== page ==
What do you do with an extra loaf of bread? Freeze it. What do you do when your freezer starts piling up with loaves of bread? Make Creamy Sausage Strata of course. While not a bread recipe, this contribution to breadology offers an answer to the age old question of what to do with perfectly fine bread that may otherwise go to waste.
My Mom had several ways to recycle almost-stale bread. She made croutons, bread crumbs for breading, and french toast. One of my favorite ways to extend the life of a loaf is to make strata.
A strata (which means “layer”) is a dish comprised of layers of ingredients. Most recipes that I have seen include eggs, milk, cheeses, and bread as a base – along with a variety of other ingredients. What makes this strata special is that it comes from The Oppenneer Family Cookbook, a collection of recipes my Mom gathered (many of which I was raised on with others contributed by extended family members). See for example, this Cold Veggie Pizza recipe, one of my contributions. It is really nice to cook something from it that my Mom used to make and receive the gift of memories that come back with the familiar smells of cooking food.
Cook the sausage
You can really use anything in a strata. The core ingredients offer a nice foundation on which to build your own interesting flavors. I’ve had this particular recipe with bacon, Canadian bacon, ground beef, and pork sausage (which this recipe calls for). When I make it nowawdays, I tend to use Italian-style turkey sausage – which is what is pictured below:
Grease the dish
While the sausage is cooking, you can grease your dish. I’m sure there are many ways to do this, but I have always “colored” the dish with a stick of butter. It is slippery and messy and terribly fun.
My Dad recently moved out of our house to an assisted living facility nearby. For the four plus years he lived with us, I made him egg sandwiches for his breakfasts on weekend mornings. When I started this site, I was making bread every other weekend or so and freezing extra loaves and remainders in baggies. I used this bread for Dad’s sandwiches – and for this recipe, I used three baggies of different breads from the freezer. We ate it for our Christmas meal – the last family dinner we had before he moved. Such is the power of family recipes to mark important passages…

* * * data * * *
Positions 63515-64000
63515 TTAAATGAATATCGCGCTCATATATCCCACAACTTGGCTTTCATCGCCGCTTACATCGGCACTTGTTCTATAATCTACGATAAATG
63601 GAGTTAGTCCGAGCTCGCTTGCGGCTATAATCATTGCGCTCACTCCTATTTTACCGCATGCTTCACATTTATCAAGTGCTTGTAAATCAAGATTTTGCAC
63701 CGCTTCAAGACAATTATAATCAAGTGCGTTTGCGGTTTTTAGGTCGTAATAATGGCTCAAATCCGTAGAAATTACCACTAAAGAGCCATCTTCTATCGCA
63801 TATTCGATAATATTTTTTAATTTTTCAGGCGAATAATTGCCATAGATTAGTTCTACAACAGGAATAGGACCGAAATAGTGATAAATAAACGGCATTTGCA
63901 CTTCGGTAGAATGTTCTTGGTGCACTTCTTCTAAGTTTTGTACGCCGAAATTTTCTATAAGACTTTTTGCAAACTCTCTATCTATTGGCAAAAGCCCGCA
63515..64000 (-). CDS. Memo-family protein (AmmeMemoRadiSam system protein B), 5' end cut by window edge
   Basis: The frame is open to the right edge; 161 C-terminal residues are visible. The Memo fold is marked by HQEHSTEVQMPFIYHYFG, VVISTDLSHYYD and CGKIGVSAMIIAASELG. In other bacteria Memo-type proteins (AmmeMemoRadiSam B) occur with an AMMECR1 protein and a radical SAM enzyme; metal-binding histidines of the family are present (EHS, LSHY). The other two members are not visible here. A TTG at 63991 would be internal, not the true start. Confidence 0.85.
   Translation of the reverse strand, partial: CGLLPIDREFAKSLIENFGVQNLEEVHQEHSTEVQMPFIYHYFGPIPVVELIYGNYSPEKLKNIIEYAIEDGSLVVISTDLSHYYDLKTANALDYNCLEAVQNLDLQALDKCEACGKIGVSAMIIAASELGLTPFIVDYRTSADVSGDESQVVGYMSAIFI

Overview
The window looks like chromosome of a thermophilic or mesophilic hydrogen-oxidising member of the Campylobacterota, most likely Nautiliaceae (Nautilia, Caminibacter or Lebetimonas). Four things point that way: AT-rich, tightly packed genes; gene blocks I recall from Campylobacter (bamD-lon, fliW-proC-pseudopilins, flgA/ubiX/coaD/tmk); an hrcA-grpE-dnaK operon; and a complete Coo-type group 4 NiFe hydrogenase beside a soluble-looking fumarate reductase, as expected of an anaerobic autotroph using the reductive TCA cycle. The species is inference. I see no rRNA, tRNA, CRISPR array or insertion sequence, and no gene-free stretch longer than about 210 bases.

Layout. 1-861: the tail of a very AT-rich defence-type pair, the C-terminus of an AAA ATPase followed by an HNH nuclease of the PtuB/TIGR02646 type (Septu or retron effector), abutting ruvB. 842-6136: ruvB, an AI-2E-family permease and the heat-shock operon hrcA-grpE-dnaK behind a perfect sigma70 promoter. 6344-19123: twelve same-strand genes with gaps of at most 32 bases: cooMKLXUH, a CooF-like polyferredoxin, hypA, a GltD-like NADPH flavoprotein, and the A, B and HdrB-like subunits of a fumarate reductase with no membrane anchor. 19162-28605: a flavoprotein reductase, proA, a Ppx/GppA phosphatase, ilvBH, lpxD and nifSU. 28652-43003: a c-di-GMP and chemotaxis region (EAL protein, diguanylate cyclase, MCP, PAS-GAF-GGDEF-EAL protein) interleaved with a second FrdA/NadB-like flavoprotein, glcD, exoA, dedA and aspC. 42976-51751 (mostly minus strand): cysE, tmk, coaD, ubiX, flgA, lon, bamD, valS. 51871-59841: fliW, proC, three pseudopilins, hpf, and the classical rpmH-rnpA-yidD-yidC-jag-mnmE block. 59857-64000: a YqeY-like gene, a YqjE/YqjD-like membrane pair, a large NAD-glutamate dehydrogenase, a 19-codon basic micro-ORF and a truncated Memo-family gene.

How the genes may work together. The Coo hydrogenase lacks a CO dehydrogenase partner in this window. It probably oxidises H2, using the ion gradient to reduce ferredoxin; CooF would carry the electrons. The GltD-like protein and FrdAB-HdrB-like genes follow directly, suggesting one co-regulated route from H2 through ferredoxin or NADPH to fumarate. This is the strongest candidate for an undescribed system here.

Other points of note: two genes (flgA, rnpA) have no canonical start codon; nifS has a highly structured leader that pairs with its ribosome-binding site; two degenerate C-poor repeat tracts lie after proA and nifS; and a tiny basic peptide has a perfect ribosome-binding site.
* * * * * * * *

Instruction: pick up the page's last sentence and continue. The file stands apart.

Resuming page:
For flavor, I toasted some green onion to toss into the mixture of milk, eggs, etc. and whisked it passionately. Everything in the kitchen should be done passionately (with the possible exception of pouring). I dispassionately poured the mixture over the bread cubes.
Layer on the cooked sausage, cheddar cheese, and cream cheese. In the past, I have added other ingredients such as broccoli, cauliflower, and sun-dried tomatoes. Cover it with foil and let it set in the fridge overnight. As a testament to how incredibly yummy this recipe is, it was gobbled up so quickly I didn’t have a chance to take a picture of the finished product. Okay, I admit – I forgot to take that picture… but seriously, this dish will go quickly. I have never met a belly that wasn’t completely satisfied with this awesome strata.
My Mom’s introduction
From the Oppenner Family Cookbook: “This is one of our favorite weekend breakfasts. It’s especially nice when you have company since it has to be refrigerated overnight so the work can be done in advance. This is also good for lunch or dinner, hot or cold, anytime really. We got the recipe in Germany from our hospital commander’s wife, Sally Bussey. We also used it at Escapades. If you have an oven with a timed-bake cycle, you can put it in the oven early and not think about it until the timer goes off.”
Creamy Sausage Strata with homemade bread
What do you do with an extra loaf of homemade bread? Freeze it. What do you when your freezer starts piling up with loaves of bread? Make Creamy Sausage Strata of course.
- 8-10 slices bread
- ¼ pound (1 stick) butter
- 12 ounces shredded sharp Cheddar cheese
- 8 ounces cream cheese cut into small cubes
- 1 pound hot pork sausage cooked until browned
- 8 large eggs lightly beaten
- 2 cups milk
- ½ teaspoon salt
- ½ teaspoon dry mustard
- 1 tablespoon snipped chive
- Dash of cayenne pepper
Remove the crusts, and dice bread into cubes. (I make breadcrumbs out of the crusts.) Place evenly i n a well- greased, 9-inch by 13-inch glass casserole dish.
Melt the butter and pour over bread cubes. Sprinkle evenly with the cheeses and cooked sausage.
Beat together eggs, milk, salt , mustard, and pepper; pour over the cheese/bread mixture. Sprinkle with chives. Cover with foil and refrigerate overnight.
About 1½ hours before you wish to eat, preheat oven to 325 degrees
Bake covered for 50 minutes or until egg mixture is set. Uncover and cook for 10 minutes more.